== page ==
Dick Mahoney

At Dick Mahoney's rambling, Spanish-style house in Encanto, there are some very noticeable things: a slightly disreputable gazebo in the backyard, a swimming pool filled with silt, and a pervasive air of altogether cheerful neglect. All his books are noticeable. But most noticeable of all is the poem.

"A Poem to Dick" was authored by one of Mahoney's sisters, and it is written in the dining room right onto one of the walls, in big letters. It seems as bold as a billboard.

Although perhaps that is only because the emphasis is on poetry right now, since Mahoney is quoting poetry. He is quoting it musically and with something akin to rapture, his head thrown back against a front room chair. He is spewing forth memorized verses by Charles Baudelaire, by Stephen Spender, as though there is nothing more important in the world to do on this campaign weekday than caress these sensuous words and consider them again. Sometimes, as with Baudelaire, he quotes first in French and then he translates a couple of lines at a time. His face is alight.

He even agrees to write down a couple of his own poems. "Do you read Spanish?" he wants to know. He happens to write Spanish sonnets. He copies down a couple of Spanish sonnets.

"John F. Kennedy felt that you could arrive at some understanding of life through poetry, and that is something that I have been interested in all my life," he is saying. "One of the weaknesses of my generation is that they are all cognitive, too pragmatic. They need to be more lyrical, emotional, gut-level."

It is not a predictable remark, but it is predictable that JFK would be referenced in it, since Mahoney brings up JFK quite a bit. He knew JFK personally through his father's political friendship with him. In '82, Dick wrote an excellent book about him that was nominated for a Pulitzer Prize. He knew Robert Kennedy, too--even better. He knows other well-known people, including Mother Teresa, who arranged for him to adopt the Honduran child Molly, whose custody he now shares with ex-wife Mary Jo West.

He is so inspired by the famous people he has known and knows, and so garrulous about them, that it is rumored his campaign staffers have threatened to listen to his political speeches while propping bingo cards in their laps. Into the various squares on the card, the story goes, they would like to inscribe the names of JFK, RFK, Mother Teresa, Mo Udall, Stewart Udall, Bruce Babbitt and others who are most often mentioned. And then, as soon as Mahoney has dropped each of these names into his remarks, they would like to declare, "Bingo!"

It is an affectionate story, probably targeted as much toward Mahoney's irrepressible enthusiasms as toward his pretensions. Roger Burrell, an old high school friend of Mahoney's, muses that during their days together at Brophy Prep, "Some of the kids really looked up to him. And some people thought he was full of shit."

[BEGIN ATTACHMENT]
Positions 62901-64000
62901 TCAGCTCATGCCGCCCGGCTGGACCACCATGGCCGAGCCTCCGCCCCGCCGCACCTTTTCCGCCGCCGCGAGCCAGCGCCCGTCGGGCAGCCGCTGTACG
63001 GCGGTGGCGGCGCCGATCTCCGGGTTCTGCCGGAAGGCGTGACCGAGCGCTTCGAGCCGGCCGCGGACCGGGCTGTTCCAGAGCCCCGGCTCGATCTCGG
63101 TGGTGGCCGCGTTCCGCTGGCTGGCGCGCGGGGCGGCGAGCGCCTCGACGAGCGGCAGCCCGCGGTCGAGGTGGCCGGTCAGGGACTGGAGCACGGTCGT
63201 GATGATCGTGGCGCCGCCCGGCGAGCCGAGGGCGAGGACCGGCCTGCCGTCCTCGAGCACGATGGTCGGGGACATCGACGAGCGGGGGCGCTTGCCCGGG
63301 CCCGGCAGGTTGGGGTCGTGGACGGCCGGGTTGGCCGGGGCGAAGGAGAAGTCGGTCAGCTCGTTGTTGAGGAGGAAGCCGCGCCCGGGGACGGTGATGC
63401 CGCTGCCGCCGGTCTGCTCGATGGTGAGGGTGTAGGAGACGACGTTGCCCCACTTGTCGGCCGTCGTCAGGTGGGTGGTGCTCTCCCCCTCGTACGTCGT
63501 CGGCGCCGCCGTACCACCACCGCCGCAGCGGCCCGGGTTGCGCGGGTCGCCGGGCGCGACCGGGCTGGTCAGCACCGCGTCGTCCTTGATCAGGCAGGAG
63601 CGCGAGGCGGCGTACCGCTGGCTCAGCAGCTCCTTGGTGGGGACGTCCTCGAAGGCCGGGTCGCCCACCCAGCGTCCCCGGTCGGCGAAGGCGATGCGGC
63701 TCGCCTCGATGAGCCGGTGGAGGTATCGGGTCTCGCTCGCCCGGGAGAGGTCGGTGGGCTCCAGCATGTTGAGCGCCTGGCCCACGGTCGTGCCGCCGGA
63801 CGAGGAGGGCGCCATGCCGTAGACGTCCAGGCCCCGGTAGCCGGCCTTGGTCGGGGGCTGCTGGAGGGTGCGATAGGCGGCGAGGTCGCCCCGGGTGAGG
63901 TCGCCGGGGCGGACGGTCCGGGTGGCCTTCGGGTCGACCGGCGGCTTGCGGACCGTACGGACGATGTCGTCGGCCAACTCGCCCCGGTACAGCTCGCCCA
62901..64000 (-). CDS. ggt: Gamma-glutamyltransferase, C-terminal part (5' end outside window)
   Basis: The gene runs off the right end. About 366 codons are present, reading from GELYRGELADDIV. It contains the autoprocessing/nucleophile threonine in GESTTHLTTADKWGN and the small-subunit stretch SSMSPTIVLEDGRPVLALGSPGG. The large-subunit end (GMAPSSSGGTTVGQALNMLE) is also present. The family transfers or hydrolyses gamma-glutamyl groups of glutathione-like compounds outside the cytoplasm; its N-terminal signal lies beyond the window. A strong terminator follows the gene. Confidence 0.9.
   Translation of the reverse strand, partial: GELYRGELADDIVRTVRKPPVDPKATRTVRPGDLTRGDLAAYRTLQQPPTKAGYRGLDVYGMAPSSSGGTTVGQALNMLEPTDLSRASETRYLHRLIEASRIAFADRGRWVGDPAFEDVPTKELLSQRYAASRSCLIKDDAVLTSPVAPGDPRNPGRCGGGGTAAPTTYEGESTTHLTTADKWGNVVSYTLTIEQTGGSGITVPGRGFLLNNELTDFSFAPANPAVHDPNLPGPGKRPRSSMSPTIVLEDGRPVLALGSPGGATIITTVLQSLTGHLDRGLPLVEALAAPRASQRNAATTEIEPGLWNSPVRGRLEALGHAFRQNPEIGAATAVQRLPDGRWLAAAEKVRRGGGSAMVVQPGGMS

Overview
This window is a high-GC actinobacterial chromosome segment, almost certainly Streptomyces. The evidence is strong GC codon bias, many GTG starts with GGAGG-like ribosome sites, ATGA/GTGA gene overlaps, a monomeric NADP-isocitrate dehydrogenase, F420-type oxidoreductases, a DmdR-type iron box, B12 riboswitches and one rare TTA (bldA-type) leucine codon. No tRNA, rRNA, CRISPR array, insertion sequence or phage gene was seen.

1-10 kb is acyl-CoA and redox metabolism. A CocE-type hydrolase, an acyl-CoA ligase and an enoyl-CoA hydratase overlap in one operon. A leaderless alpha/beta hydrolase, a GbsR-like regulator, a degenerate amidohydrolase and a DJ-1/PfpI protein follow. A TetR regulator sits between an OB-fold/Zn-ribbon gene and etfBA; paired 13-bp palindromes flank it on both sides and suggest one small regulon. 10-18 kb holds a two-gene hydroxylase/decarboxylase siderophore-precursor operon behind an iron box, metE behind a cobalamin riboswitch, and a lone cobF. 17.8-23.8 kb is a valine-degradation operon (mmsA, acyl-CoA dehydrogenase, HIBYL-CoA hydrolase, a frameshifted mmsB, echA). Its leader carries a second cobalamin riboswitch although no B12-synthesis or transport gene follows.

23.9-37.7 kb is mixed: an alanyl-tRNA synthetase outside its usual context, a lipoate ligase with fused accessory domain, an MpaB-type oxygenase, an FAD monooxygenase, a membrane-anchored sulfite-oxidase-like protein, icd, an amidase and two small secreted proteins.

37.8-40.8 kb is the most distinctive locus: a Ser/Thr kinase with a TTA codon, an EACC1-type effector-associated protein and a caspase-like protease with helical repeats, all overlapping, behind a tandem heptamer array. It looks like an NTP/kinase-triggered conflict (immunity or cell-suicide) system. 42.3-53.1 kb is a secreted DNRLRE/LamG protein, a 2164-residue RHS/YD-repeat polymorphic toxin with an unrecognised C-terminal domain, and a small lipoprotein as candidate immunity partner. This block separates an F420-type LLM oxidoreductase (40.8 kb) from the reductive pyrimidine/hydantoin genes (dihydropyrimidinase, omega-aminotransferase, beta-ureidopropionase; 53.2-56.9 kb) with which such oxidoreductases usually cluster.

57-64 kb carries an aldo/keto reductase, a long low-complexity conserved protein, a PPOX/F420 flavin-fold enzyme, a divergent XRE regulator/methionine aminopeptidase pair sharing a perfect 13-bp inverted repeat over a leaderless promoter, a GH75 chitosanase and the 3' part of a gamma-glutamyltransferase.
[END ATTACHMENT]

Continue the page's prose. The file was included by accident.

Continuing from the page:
Burrell isn't one of the latter people, but they aren't difficult to find.

"I think some of his concerns and approaches to certain issues are a bit too esoteric to capture the imagination of the public," says someone who asked not to be identified, who has served with him on the board of Chicanos por la Causa, the nonprofit social services agency. "He was interested in building a nondenominational chapel in the Mercado. I was interested in feeding the belly and not the spirit."

Says Phoenix Gazette political columnist John Kolbe, "The Mahoney type [of progressive Democrat] is interested in [the poor and disadvantaged] the way you might be interested in a frog you can dissect. But they do not necessarily want to have them to dinner."

Anyone who is concentrating on the symptoms of pomposity may be missing the point of Dick Mahoney, however. The point, according to his plentiful friends and admirers, is that he has lived a rich and committed life, and that he has proven many times that he is willing to dedicate his energies to promoting changes that advance his beliefs but not necessarily his ego. The point is also that, more than any of the other young candidates, he is running a campaign based on vision and ideals instead of political realities. And that, so far, he has been able to transform ideals into a winning proposition.

One of his fans, Paul Eckstein, the managing partner of Brown & Bain law firm who is also considering a run at John McCain's Senate seat, believes that Mahoney's history of dedication to causes and his leadership abilities are the primary reason for the catty remarks that plague him. "Here you have this guy who seems to have everything--intelligence, he's well educated, he's energetic. And that is just too good to be true," Eckstein says. "I think there is just an awful lot of jealousy out there over this guy's talent."

The talent has been apparent since early in his life, and it has been given every opportunity to develop. Mahoney's story, in fact, is one about an uncanny match-up between temperament and training.

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